What happens during a pregnancy yoga class

Many classes start with women sitting in a circle & each woman introducing herself & her baby, its a great chance to meet other mums and for the teacher to tailor the class to their particular needs -


Your teacher will usually then lead a short guided meditation (centering) to help you clear your mind , let go of any worries and tension to be fully focussed on and present in the class – sometimes a breathing technique is taught. 


Moving in to the main part of the class & a gentle guidance through various, pregnancy appropriate postures – you will take each one very slowly as you are encouraged to listen to your body and feel if you should go deeper, or back off.  We encourage women NOT to push through any discomfort, each pose should feel supportive and GOOOOD.

Most teachers guide you into mini rest & relaxation postures throughout the class, allowing your muscles to recuperate before moving on – women are encouraged to use these rest postures as much as they need to.  They are SOO important, and for me as a teacher, I think it is so important to learn to listen to your INNER teacher – not the person at the front of the class – don’t ever feel the pressure to ‘keep up’ with others – do what is right for your body she is working very hard, and deserves some love and kindness.

Now springs to mind the story of a woman I taught some years ago, who recounted her birth story –

she was in hospital being induced, in active labour and feeling comfortable on all fours, leaning over the

back of bed & using the breathing techniques she’s learnt in class to relax through the contractions – her midwife

came in the room and was quite firm in telling her she should get on to her back (never a good idea in labour). 

The woman looked over and made eye contact with her partner for solidarity, then simply put her head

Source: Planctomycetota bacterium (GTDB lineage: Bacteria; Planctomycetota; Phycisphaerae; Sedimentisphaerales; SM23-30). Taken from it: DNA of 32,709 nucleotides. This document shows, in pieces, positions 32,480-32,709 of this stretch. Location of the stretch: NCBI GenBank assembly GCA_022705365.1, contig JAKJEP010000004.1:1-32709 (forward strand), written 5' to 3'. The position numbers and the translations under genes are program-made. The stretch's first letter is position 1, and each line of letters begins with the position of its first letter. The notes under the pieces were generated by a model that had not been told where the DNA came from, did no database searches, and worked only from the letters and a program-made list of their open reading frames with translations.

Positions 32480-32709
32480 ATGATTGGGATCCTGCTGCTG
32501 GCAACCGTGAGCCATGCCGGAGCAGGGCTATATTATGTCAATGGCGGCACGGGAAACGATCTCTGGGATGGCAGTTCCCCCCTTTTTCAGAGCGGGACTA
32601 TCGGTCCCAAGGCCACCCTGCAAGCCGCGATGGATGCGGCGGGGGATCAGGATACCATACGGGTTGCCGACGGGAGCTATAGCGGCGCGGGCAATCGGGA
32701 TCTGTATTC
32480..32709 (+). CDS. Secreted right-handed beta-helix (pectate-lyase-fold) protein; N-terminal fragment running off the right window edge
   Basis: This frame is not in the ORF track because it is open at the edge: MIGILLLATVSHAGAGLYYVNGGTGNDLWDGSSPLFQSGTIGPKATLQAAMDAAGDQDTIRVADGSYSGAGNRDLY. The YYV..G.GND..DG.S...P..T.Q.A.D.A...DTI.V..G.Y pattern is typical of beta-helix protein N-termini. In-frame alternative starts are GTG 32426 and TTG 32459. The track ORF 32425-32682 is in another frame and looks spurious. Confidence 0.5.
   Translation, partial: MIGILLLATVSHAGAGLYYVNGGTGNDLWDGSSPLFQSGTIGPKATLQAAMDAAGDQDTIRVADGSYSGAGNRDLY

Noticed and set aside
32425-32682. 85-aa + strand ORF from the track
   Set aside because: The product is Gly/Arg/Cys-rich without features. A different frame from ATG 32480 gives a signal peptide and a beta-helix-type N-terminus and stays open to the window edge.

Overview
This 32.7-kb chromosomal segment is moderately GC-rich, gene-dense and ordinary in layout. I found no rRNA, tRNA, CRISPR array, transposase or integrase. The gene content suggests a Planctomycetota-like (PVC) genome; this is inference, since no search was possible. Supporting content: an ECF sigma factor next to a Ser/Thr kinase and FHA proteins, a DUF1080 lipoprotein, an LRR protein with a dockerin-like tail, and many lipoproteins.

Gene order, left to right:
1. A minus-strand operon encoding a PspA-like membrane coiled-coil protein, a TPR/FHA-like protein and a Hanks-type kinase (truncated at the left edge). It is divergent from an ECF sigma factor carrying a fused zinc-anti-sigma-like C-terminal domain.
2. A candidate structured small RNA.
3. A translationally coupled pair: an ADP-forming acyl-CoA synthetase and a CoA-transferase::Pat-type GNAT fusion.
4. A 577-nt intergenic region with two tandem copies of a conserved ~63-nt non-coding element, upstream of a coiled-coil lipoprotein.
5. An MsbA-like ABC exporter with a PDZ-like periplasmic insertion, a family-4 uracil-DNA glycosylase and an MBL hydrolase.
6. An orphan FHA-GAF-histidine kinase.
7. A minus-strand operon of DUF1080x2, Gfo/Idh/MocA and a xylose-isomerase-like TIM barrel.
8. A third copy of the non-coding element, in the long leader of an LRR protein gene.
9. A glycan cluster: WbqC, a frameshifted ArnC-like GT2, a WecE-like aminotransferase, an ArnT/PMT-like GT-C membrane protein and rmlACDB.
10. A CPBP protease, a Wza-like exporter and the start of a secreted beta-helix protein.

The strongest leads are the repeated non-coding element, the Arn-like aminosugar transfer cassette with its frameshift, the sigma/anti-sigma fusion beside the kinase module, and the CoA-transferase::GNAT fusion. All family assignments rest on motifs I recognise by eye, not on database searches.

back down, and carried on doing what she was doing.  She knew that no one knew her body better than she did,

and she trusted her instincts.  She remained comfortable through the whole process

and baby was born without drama.



Moral of the story – listen to your body over what anyone tries to tell you.



Most teachers have a range of equipment such as blocks, bolsters, fitness balls and blankets, all of which can be used in many ways throughout the class to help you to understand your body and gain greater comfort in class, plus you will take this knowledge away with you to use in every day life, night times and where appropriate – in labour.



The final part of the class is Deep Relaxation, which may last typically between 10-20 minutes, although this can vary greatly. 


This is done in a lying down, or resting back, completely supported position.  It gives your body and mind a chance to absorb the changes that have taken place, you will revitalise, replenish energy reserves, and process many emotional blockages.



It can feel very strange to let go so completely in a room of strangers, and many women worry about falling asleep completely – however rest assured, yoga teachers have many subtle ways to bring you back gently in to full consciousness without any embarrassment.  Personally when I hear a room full of soft snoring I know I’ve done my job well!!



There are many different types of Yoga, from meditation based classes (Sahadja), more spiritual classes (Kundalini), flowing sequence classes (Vinyasa & Ashtanga) and – what we see in the West, most often in sports and fitness centres, are classes which focus only on the physical postures (Hatha) – but none of these are the full story of yoga - they are all parts of the same story!


Now - in pregnancy - more than at any other time in your life you have the opportunity to discover how yoga can unite the body and the mind, to improve moods, health and create calm and balance in your whole life.


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Emma Gleave



76 Watts Street, Levenshulme

M19 2TS